Fiji Water collaborated with Instagram influencer Danielle Bernstein (@weworewhat) to create one of their most successful campaigns
Fiji Water aimed to come across as the beverage of choice for the health-conscious, and Bernstein was deemed their poster girl. At the time, Bernstein’s channel, We Wore What, had over 150,000 committed and devoted fans. The campaign was seen as a novel and exciting way to reach out to prospective customers.
This is another case of success by just staying relevant to your niche and churning out interesting content. Bernstein’s tweets about Fiji Water felt less like a scripted sponsorship and more like an open diary of what she was focusing on at the time.
Audible offers subscription memberships for audiobooks and podcasts on the Amazon platform. Its marketing staff regularly collaborates with actors and influencers of all ages, even micro-influencers. In one Instagram post caption, photographer Jesse Driftwood (@jessedriftwood) mentioned using Audible to learn more about business strategy and competitiveness.
This is a particularly good example for a micro-influencer: Jesse Driftwood has less than 100,000 followers now (and had far less at the time). Still, the Audible team understood that his fans are particularly passionate and committed based on how he interacted with them. His simplistic anecdote gave followers the impression that they are getting a genuine peer recommendation.
British Airways flew 100 technology leaders with differing degrees of authority from Silicon Valley to London to unveil the company’s “UnGrounded” engineering lab. During the ride, the influencers discussed ideas for a digital forum that would allow techno-savvies like themselves to tackle global issues effectively. The flight demonstrated how brilliant things can come to fruition 30,000 feet in the air.
British Airways was able to highlight aviation’s commercial appeal while launching a media-friendly advertisement. The individual posts by the micro-influencers, Forbes, TechCrunch, and Wired covered UnGrounded’s first ride. Because of the influencers’ reach and increased media coverage, the airline could cater to a small audience segment of tech industry business travelers.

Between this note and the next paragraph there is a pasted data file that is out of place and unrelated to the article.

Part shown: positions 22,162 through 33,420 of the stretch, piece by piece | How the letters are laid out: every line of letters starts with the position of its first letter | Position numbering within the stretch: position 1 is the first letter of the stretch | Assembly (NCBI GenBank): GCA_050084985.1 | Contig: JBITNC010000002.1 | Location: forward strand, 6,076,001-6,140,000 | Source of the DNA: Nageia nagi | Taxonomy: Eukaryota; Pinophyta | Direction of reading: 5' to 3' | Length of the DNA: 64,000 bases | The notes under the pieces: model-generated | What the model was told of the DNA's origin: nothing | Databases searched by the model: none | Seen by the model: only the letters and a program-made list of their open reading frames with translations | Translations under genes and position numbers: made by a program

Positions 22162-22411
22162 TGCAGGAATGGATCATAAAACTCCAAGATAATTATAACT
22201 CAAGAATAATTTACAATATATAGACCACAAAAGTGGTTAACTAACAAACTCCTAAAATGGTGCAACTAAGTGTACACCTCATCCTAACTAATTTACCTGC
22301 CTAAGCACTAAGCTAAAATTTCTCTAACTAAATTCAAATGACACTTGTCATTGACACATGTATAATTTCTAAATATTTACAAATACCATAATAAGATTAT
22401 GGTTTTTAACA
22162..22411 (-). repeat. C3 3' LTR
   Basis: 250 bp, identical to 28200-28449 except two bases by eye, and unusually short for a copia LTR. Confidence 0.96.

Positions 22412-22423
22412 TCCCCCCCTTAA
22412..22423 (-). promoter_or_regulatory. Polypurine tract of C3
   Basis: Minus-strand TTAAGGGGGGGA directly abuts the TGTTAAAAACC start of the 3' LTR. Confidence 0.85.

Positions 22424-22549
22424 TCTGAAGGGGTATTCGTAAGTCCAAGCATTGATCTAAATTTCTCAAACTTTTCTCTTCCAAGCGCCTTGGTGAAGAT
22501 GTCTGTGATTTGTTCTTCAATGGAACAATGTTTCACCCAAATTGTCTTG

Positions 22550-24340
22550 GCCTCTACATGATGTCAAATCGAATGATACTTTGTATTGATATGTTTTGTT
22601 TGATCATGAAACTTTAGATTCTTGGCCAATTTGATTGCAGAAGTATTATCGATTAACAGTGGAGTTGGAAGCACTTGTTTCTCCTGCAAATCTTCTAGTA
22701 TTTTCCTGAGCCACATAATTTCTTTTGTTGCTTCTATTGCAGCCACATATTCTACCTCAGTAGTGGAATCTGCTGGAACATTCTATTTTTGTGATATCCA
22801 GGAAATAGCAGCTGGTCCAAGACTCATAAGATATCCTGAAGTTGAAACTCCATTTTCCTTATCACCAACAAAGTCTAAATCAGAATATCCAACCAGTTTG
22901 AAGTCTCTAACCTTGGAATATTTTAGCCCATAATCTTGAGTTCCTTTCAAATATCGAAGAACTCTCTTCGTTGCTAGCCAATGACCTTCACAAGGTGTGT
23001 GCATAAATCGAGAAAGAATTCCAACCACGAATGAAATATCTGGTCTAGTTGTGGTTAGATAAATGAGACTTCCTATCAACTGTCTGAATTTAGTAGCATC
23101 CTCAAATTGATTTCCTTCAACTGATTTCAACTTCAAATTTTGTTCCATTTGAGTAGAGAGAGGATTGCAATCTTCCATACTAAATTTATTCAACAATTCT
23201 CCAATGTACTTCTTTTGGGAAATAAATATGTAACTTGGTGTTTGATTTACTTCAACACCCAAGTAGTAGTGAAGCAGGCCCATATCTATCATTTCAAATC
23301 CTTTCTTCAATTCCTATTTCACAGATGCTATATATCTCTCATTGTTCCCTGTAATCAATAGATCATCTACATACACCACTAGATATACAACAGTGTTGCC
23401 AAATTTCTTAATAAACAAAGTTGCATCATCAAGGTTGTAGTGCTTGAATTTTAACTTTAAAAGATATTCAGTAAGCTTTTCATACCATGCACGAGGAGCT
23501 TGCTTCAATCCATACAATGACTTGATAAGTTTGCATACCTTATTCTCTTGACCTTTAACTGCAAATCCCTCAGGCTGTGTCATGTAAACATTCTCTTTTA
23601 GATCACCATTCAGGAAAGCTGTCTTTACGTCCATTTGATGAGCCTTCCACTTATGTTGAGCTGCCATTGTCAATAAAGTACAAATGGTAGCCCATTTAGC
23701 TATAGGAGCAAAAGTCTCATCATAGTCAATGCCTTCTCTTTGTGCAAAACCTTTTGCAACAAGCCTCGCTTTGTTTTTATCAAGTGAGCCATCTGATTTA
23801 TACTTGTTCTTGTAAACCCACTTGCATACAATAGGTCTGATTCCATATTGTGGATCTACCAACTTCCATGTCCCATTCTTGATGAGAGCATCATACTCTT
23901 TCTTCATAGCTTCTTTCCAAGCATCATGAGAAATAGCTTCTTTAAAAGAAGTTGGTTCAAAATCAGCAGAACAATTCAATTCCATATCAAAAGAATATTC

St. Regis Hotels & Resorts, another legendary hotel company, is better known for catering to affluent tourists. St. Regis hoped to expand its average audience by marketing the Monarch Beach resort as a family-friendly destination. In a blog and video, Naomi Davis (@taza), a blogger and social media influencer outlined her experience after visiting the location with her family over Father’s Day weekend.
Working with a brand outside of your scope can also be a strategy on the brand’s part to change their image. Most parents would not think of St. Regis while preparing a family holiday. Still, by working with a famous “mommy blogger,” the company avoided a stuffy brand appearance and highlighted facilities that catered to children. Partnerships like this are an excellent way to begin targeting secondary markets without altering the course of the whole marketing campaign and isolating current consumers.
Virgin was launching three nonstop flights from the United States to Manchester, and they wanted to increase travel intent by emphasizing Northern England’s rolling landscapes and historic charm. Their marketing agency, Travel Mindset, created an influencer marketing strategy that included branded content on a consumer travel portal and their award-winning sister publication iExplore. The advertisement also featured 360-degree footage, allowing viewers to see the journey from each influencer’s eyes.
Since most airlines have similar service and services, influencer marketing must also be about more than just branding. Virgin was able to enlist the assistance of two non-competitive companies, Marketing Manchester and Visit Britain, by concentrating on the destination—resulting in more convincing material for the initiative.
Tom’s of Maine
Tom’s of Maine creates toiletries with all-natural materials. By inspiring consumers to try their brands and post about them on social media, the organization hoped to raise brand interest among health-conscious shoppers. Tom’s targeted micro-influencers inspired their fans to share their content. In the first three months of the campaign, this approach created a snowball impact that hit 4.4 million new buyers.